Ed Yong, keynote speaker for the 2020 Tanner Forum on Social Ethics, recently won the 2021 Pulitzer Prize for Explanatory Reporting. Yong, a science journalist for The Atlantic, was recognized for his in-depth series covering the COVID-19 pandemic.
Yong’s Pulitzer-winning pieces ranged from March to December 2020 and covered topics from the struggles of health care workers, the science of the virus and the political polarization of the pandemic in the U.S.
“Other countries that have much fewer resources than we have brought this disease to heel when the U.S. let it run out of control,” Yong said during the virtual keynote event last fall.
The Tanner Forum on Social Ethics is a yearly event held at Salt Lake Community College which hosts an afternoon event for students and an evening event for the broader community.
Danielle Susi-Dittmore, who recently moved into the role of community engagement leadership coordinator for the Thayne Center, was working as the art gallery and event coordinator when SLCC selected Yong as the keynote speaker.
Susi-Dittmore noted that a committee typically starts looking at candidates for the keynote speaker in January, which is about 10 months in advance. The committee had no inclination of just how relevant Yong would end up being in terms of his work.
“We had chosen Ed early in 2020 and the pandemic hadn’t yet begun. It’s a bit eerie, to be honest, but I am so grateful we were able to connect with him and learn from him,” Susi-Dittmore remarked. “We always want someone who is somewhat of an expert in their field, and in a field that is relevant to social ethics. As a journalist, and especially as a journalist covering a global pandemic, there was lots to talk about in terms of ethics, doing the right thing, making the right choices about what to report on … Ed fit all of these boxes for us.”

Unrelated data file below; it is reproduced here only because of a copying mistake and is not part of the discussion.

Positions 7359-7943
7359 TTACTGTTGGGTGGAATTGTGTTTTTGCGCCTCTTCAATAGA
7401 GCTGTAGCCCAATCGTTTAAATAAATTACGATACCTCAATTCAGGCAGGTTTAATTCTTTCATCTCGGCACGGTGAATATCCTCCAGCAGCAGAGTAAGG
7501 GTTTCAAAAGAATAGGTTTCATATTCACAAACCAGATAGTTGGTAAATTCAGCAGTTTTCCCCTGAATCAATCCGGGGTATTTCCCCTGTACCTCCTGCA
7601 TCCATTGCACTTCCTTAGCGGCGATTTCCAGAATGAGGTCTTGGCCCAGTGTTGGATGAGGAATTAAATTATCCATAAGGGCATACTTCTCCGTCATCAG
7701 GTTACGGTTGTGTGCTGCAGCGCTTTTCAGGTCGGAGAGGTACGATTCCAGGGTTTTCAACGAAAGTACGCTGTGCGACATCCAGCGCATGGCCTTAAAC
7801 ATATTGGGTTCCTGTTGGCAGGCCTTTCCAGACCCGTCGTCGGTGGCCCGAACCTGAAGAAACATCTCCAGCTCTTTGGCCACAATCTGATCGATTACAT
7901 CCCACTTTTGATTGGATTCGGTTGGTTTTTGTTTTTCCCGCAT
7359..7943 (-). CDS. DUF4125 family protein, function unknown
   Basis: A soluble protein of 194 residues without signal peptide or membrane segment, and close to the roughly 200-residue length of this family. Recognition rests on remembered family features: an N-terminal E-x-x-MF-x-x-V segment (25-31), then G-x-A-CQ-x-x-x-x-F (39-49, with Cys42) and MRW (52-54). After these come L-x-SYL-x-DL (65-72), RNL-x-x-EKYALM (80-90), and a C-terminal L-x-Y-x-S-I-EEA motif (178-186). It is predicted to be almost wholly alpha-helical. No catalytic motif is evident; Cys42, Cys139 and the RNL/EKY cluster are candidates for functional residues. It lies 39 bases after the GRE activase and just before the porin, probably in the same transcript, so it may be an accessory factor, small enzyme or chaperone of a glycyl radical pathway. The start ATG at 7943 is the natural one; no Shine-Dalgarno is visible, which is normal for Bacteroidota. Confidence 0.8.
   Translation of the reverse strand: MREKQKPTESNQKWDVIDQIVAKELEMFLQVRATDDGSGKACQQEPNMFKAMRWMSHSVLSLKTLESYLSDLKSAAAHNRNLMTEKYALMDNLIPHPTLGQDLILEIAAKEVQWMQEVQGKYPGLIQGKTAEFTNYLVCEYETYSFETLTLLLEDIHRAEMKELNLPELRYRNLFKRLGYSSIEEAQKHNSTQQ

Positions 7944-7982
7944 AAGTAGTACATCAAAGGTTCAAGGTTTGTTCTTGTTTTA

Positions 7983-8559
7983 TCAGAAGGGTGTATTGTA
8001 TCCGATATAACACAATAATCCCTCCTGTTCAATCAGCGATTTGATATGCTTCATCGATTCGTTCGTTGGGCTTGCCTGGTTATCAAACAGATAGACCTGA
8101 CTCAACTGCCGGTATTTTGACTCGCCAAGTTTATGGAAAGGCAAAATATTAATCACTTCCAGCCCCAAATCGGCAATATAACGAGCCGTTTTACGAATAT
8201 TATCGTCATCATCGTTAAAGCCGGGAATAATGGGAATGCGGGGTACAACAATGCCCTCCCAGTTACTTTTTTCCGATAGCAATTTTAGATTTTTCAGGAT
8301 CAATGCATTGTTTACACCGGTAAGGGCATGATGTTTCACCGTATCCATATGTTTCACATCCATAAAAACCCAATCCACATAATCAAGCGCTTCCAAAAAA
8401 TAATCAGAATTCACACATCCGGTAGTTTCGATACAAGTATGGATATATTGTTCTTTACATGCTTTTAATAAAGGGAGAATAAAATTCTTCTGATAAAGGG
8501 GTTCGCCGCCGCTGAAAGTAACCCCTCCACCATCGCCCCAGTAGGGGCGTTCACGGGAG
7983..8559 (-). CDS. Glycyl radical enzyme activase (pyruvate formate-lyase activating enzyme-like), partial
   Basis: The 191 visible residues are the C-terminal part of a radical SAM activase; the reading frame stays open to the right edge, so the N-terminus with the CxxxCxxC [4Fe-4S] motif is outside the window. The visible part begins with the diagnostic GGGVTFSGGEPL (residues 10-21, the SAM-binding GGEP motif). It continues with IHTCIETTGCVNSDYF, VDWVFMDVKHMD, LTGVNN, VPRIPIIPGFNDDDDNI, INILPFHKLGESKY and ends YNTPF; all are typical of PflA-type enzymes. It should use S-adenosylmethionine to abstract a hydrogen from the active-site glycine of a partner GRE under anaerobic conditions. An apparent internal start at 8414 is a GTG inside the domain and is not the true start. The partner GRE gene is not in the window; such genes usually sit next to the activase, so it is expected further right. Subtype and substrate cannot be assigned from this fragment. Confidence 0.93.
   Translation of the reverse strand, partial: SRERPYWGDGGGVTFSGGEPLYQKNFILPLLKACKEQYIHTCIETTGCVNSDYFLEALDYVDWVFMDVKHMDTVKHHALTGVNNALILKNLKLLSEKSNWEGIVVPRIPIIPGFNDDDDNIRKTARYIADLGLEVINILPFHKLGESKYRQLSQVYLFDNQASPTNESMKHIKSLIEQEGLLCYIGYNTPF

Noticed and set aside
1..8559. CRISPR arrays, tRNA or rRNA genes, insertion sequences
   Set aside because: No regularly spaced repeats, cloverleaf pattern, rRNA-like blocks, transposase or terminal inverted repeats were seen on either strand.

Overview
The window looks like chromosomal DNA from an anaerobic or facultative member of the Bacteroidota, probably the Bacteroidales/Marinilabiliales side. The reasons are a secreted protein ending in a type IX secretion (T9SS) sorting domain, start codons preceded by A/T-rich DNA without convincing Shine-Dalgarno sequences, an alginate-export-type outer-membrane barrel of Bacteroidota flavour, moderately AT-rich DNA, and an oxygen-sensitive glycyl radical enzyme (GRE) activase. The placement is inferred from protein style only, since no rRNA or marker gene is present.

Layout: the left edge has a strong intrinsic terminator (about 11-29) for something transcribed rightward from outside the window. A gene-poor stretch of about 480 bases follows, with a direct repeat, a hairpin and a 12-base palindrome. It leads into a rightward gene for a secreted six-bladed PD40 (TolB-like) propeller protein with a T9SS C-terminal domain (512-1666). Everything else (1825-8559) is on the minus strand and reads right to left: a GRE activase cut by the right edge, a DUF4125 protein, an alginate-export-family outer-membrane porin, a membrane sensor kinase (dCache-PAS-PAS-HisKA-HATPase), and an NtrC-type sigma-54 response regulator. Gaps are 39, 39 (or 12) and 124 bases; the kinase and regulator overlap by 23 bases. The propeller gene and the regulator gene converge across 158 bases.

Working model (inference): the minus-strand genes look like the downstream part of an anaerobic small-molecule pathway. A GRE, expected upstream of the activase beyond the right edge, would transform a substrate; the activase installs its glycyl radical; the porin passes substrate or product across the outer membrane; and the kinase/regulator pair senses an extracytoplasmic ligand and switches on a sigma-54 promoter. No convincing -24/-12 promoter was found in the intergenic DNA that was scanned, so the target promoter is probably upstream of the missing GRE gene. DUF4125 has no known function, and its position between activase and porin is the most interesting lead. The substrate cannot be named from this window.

Due to the pandemic, both the student event and evening keynote address shifted to virtual formats which, according to Susi-Dittmore, allowed for more students to attend.
Melissa Hardy, assistant professor of biology, is a long-time fan of Yong’s work, and Yong was on her list of candidates for a few years.
“I’ve assigned some of his work in my biology classes, including an absolutely prescient piece from 2018 which speculates about the next global pandemic. It was perfect timing that we settled on him during the COVID-19 pandemic,” Hardy said.
Hardy also acted as moderator during the daytime event which was geared to speaking with and answering questions from students.
“Ed was wonderful at engaging with students and speaking directly to their questions and concerns,” Hardy remarked. “He gave some great advice to students interested in writing at the end, and was extremely relatable, especially when talking about the fatigue of living through the pandemic.”
Hardy, who has followed Yong’s work for some time, was not surprised when he was honored with a Pulitzer Prize and noted his extraordinary range of expertise.
“He can write humorous and lighthearted articles about weird biology stuff like hagfish slime, he can write pieces that will break your heart, such as his piece on extinction of native Hawaiian snails, and he can synthesize incredibly complex problems from disparate fields into understandable writing, which is evident in his amazing coverage of the pandemic,” Hardy said.
Regarding Yong’s win, Susi-Dittmore stated, “I don’t think I can say I was surprised. Ed was and is doing incredibly important and relevant journalism, related to the pandemic and to the larger psychological effects of the pandemic on all of us.”
Susi-Dittmore continued, “I’m delighted that we were able to have him be part of one of the most volatile and unprecedented years, particularly for the great knowledge and insight he brought to our community. It’s clear he had quite an impact on the Pulitzer committee as well!”
According to The Atlantic, Yong’s article “How the Pandemic Will End” is one of the most-read pieces in the publication’s history. Yong’s Pulitzer Prize marks the first such win for The Atlantic.